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Yahoo!, Inc. (NASDAQ:YHOO)

Bank of America Merrill Lynch Global Technology Conference Call

June 04, 2014 01:00 PM ET

Executives

Ken Goldman - Chief Financial Officer

Joon Huh - Investor Relations

Analysts

Unidentified Analyst

Thank you for joining us today, very pleased to have Ken Goldman Yahoo!’s CFO with us today; [Mr.] Joon from IR is going to help us clarify some answers as we go through the presentation. But I’ll probably do Q&A for about 30 minutes with Yahoo! and then we’ll open it up for questions from the floor. So thanks for coming Ken.

Ken Goldman

Thank you. Let me just (inaudible) before I start let me disclaimer thanks for, I do thank you for coming. I may talk about forward-looking statements to the extent that you want to see the risk factors that relate to those they’re in our latest 10-Q filed for the first quarter as well as in our annual 10-K and other filings.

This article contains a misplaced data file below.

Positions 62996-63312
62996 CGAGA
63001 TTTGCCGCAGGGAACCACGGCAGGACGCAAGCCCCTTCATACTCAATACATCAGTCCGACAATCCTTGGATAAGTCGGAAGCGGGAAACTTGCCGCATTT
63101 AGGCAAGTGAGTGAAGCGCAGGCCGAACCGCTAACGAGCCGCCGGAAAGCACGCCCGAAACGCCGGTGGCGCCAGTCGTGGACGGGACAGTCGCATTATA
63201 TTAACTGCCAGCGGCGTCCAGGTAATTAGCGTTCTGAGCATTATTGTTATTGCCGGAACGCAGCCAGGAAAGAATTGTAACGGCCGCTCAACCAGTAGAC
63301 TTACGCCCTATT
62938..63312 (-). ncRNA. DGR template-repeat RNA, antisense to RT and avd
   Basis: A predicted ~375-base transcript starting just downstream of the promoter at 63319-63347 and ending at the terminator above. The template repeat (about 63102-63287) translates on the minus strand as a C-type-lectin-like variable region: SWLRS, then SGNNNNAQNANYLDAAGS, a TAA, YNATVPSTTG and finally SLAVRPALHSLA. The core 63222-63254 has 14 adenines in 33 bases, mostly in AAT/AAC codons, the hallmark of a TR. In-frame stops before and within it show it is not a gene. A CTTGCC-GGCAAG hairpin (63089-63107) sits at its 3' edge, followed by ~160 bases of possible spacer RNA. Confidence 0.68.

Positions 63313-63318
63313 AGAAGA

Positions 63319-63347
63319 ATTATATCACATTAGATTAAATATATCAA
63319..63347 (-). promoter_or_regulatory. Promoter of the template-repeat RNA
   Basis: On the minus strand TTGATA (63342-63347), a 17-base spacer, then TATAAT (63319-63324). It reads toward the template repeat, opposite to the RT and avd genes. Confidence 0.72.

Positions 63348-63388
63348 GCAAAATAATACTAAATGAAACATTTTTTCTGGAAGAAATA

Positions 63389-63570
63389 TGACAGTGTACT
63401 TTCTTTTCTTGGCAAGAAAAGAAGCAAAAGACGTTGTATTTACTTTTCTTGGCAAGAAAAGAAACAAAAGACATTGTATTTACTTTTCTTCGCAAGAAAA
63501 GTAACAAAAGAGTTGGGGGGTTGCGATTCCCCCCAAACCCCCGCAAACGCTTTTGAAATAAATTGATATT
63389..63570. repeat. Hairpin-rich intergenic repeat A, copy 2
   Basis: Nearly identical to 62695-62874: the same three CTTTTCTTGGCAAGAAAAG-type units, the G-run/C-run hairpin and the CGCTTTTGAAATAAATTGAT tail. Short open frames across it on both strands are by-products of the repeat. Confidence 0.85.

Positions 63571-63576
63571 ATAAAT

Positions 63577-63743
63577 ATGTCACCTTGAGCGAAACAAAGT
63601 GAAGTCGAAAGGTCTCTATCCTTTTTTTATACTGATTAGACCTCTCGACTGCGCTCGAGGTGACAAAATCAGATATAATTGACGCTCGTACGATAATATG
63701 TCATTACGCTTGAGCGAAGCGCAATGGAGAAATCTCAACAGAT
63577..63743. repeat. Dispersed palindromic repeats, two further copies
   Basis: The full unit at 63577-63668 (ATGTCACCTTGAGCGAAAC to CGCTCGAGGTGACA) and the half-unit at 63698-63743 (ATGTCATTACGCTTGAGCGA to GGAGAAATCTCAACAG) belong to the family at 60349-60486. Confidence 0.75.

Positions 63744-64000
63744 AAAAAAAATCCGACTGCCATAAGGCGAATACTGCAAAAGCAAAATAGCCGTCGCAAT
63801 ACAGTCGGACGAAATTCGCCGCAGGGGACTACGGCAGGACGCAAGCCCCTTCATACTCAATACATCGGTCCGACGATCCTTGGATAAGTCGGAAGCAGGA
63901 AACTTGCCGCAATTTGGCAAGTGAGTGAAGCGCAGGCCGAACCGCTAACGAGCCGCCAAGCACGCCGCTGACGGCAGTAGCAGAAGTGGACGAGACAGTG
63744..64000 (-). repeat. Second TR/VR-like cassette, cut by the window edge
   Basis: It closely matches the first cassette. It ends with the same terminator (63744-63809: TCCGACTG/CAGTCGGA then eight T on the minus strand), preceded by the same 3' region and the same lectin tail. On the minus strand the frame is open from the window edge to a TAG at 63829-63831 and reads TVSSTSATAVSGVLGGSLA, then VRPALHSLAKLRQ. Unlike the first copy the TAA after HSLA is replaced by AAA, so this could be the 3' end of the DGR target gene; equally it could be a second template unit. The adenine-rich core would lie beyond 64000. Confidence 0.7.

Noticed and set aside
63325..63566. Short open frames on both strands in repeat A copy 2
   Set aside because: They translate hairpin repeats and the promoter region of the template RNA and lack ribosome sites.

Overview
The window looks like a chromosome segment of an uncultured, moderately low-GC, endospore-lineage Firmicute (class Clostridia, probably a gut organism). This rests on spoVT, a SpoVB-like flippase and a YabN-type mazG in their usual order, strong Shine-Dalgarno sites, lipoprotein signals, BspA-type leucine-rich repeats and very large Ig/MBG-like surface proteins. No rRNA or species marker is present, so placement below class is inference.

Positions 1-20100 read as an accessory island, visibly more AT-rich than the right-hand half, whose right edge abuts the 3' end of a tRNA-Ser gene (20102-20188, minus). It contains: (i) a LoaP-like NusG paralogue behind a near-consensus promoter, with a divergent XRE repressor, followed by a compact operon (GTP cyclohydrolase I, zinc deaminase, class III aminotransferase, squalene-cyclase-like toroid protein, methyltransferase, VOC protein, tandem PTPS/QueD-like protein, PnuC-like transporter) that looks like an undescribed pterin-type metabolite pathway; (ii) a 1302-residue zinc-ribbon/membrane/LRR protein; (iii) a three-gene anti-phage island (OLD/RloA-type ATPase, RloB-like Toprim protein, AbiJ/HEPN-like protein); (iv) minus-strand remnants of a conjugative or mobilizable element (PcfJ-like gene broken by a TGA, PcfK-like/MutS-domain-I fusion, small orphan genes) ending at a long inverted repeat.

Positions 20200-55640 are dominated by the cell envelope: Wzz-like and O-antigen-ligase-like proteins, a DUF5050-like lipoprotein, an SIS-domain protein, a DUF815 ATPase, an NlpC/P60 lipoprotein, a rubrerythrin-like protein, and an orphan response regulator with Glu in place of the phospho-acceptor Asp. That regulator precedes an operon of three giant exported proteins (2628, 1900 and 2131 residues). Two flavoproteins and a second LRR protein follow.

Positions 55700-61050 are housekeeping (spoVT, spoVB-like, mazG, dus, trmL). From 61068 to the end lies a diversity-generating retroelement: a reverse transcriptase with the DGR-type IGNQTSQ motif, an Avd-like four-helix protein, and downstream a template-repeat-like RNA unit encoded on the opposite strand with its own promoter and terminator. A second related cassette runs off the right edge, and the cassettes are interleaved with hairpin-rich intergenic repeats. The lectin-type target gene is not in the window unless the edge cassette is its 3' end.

Let me actually make a couple of comments before I start. We have now been up in here now since the end of ‘12, I think most have came in July of ‘12. And so we've been there almost two years and made a lot of progress from my perspective, a lot of progress relative to sort of reinventing the company from the point of view of attracting the right people, changing and moving the culture to be a much more internet friendly company. So, we hired a lot of people, brought out a number of new and refresh products really driven to mobile which for a lot of intensive purposes really didn't exist, an issue that really didn't exist at a time focused on the social site, on the video site and recently came up with a whole stream and made of advertising process.

So, we have made some very, very good process. Change the culture and so far as a very, very performance oriented, we have annual and quarterly goals, we have reviews. So, we're very, very focused on the performance of the company and what people have to go do; what’s just interesting in is ISS meeting going to with them, the performance, the kind of way which we think about performance metrics and our goals, all of which are laid out in our annual proxy.